It’s HOT!

Summer is here — several days over 105 degrees. Last night, we had a (for here) massive thunderstorm, which dropped 0.01 of an inch of rain on the area (guess it didn’t end the drought). Last summer, all my classes were in the morning at Fresno City College, which is just over a block from my house, so, although it was also a hot summer, I was able to be home before the hottest part of the day. This summer, my FCC classes were limited to just the evenings during the first four-week session, and for the last two weeks (and the next six) I’ve been teaching Intro to Sociocultural Anthropology and 20th Century US History at UC Merced, requiring me to have to be out during the beginning of the hottest part of the day. The classes are going well, and I’m enjoying my students, but everyday when I make the half-mile trek from the academic center of the campus to the lower parking lot, I find myself wilted before I even try to get into my car (which, most days, sports an interior near 120 degrees). As the classes are just Monday, Wednesday, and Friday, I’ve had lots of time to write and work on my research on Tuesdays, Thursdays, and the weekends. For me, at this point in my writing, the dissertation is a huge word file filled with bits, bobs, odds and sodds — partially written chapters and sections; illustrations, maps and photographs; conference papers and publications that will be “folded” into the final draft; and field notes that need to be squeezed, massaged, expanded, and organized, into some sort of final form as the research unfolds. Nothing is where it will ultimately end up, some of it will be discarded, and there’s a great deal of information that still needs to be incorporated, however, by compiling all of these pieces now, I (hopefully) will be able to produce an acceptable draft by the end of winter break, in January, that can begin the review processes with my graduate advisors. My sights are set on finishing the Ph.D. by May 2016. I’m confident that I can make it happen, as long as I don’t lose my focus on that goal.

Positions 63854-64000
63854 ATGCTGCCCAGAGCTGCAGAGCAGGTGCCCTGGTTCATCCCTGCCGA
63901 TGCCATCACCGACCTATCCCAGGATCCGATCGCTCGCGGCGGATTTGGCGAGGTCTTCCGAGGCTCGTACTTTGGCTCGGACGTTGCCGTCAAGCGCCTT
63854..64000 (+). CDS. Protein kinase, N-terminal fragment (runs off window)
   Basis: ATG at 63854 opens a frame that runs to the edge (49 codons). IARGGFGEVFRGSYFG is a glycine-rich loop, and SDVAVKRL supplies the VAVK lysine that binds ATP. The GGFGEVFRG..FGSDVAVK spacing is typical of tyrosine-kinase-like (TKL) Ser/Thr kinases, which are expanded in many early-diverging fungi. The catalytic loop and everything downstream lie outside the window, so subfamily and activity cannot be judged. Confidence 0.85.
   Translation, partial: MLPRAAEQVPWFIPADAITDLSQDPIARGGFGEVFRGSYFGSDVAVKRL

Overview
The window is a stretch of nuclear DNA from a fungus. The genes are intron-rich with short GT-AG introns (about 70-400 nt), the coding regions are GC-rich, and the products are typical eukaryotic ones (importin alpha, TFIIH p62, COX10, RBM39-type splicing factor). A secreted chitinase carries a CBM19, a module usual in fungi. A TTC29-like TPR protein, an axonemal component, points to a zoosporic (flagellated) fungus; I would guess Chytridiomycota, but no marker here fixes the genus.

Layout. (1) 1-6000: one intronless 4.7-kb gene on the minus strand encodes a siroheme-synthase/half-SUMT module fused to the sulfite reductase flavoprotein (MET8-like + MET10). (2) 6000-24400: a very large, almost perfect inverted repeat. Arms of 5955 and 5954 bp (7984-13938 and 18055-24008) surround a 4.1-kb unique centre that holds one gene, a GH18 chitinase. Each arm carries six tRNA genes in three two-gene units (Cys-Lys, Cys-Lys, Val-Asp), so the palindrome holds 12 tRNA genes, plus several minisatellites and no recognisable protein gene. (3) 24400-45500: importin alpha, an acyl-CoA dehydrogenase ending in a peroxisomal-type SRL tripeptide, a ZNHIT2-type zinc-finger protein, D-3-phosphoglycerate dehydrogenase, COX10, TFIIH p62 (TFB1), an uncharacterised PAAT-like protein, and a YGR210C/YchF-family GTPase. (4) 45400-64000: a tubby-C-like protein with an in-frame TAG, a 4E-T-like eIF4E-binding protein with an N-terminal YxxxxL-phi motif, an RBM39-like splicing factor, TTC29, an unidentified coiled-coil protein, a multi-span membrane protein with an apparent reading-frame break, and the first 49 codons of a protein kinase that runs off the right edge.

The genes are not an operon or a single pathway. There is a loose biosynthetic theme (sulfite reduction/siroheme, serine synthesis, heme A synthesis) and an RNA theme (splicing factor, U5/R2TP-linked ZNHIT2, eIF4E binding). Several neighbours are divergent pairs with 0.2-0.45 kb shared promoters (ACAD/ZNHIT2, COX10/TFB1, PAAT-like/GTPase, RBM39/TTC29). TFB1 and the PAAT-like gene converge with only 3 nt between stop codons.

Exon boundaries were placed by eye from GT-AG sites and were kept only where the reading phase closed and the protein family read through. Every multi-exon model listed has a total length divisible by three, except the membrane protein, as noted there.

A couple of days ago, I attended a meeting with Fairmead Community and Friends, members of the Fairmead community, and members of the California High Speed Rail Authority. It was an interesting meeting, as members of the community were able to express their concerns (the intersection between the East-West section, to the Bay Area, and the North-South section that continues on to Sacramento cuts right through and/or around Fairmead). The HSP authority listened carefully to the comments and appear to be willing to make any concessions necessary to build their routes with the least negative (and possibly some positive) impact on the settlement. Another meeting has been scheduled for two weeks, after the Authority has had an opportunity to review the County’s growth plans for Fairmead. We shall see. More interesting developments for my research.